This morning’s Observer column.
“A prophet is not without honour”, says the Bible, “save in his own country.” This was manifestly not true in the case of Marshall McLuhan, the Canadian cultural critic, who was born 100 years ago last Thursday, and was famous not only in his own country, but also abroad. In fact, he’s the only public intellectual I can think of who played himself in a Woody Allen movie.
Film buffs will recall the wonderful sequence in Annie Hall, where Woody and Diane Keaton are queuing for a movie when a guy behind them starts opining pompously about McLuhan’s description of television as a “high intensity or hot medium”. Allen expresses to camera a desire to have a large sock full of horse manure close to hand, whereupon the guy asserts his right to express his opinion on the grounds that he teaches a course at Columbia on “TV, media and culture”, a fact that – he asserts – gives his views on McLuhan a great deal of validity.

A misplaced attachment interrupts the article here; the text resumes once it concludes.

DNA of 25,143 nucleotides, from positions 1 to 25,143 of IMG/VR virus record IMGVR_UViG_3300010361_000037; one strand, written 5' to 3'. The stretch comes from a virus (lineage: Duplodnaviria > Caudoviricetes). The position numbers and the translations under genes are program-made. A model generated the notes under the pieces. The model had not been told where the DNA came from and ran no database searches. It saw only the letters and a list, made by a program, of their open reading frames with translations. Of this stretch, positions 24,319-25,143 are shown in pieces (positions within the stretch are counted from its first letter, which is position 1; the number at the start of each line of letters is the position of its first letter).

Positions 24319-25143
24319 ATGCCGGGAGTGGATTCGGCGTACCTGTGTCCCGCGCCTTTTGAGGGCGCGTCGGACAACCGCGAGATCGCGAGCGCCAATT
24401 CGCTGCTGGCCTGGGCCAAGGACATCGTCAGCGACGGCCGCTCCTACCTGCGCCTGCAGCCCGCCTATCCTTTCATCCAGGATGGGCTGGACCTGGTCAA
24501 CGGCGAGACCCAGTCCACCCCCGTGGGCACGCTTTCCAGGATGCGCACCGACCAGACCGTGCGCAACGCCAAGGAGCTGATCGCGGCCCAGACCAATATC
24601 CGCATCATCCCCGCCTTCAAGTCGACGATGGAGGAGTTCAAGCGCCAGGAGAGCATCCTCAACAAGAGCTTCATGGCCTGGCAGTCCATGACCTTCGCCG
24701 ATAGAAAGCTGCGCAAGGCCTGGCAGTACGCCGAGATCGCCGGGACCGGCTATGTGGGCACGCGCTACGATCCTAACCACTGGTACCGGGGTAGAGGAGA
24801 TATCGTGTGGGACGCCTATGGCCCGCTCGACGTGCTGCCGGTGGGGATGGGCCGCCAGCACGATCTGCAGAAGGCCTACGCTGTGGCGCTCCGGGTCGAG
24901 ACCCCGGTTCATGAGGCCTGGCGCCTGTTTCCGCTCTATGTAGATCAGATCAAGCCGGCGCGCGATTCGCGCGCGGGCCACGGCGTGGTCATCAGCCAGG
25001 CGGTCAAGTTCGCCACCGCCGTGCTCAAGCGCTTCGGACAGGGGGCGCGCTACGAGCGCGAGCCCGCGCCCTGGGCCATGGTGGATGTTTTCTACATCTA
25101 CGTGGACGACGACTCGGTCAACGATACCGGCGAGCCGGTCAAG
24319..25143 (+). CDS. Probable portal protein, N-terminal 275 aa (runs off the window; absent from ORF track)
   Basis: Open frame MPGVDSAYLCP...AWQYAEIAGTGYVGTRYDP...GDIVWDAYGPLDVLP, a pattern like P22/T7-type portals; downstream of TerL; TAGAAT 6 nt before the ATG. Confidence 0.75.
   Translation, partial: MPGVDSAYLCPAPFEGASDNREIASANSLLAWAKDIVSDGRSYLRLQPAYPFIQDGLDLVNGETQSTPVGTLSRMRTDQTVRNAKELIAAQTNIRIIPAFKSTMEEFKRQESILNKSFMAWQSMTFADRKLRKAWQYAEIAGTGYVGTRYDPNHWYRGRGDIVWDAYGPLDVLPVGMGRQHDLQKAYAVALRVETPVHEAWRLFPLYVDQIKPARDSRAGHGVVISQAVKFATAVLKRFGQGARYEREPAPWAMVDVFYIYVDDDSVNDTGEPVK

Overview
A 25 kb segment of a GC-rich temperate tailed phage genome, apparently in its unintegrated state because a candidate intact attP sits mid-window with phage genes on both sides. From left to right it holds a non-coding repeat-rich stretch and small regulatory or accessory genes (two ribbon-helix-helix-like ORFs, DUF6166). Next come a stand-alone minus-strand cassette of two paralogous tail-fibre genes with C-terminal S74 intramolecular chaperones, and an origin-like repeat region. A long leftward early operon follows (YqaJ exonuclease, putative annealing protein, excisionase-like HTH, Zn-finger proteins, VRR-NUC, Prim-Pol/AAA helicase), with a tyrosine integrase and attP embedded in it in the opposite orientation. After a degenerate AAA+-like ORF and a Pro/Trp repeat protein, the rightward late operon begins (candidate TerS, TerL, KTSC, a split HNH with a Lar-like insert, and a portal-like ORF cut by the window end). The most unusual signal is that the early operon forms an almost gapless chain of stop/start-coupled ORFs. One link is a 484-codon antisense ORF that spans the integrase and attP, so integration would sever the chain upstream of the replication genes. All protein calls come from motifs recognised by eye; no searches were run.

“That’s funny,” replies Woody, “because I happen to have Mr McLuhan right here.” He goes over to a flipchart and pulls out the great man himself from behind it. “I heard what you were saying, “says McLuhan to the Columbia man. “You know nothing of my work… how you ever got to teach a course in anything is totally amazing.” The scene closes with Woody saying to camera: “Boy, if life were only like this.”
As it happens, there have been many times in the past few years when it would have been useful to have had McLuhan to hand because, in a strange way, his insights into media seem more relevant now than they were in the 1960s when he sprang into prominence…
See also this post.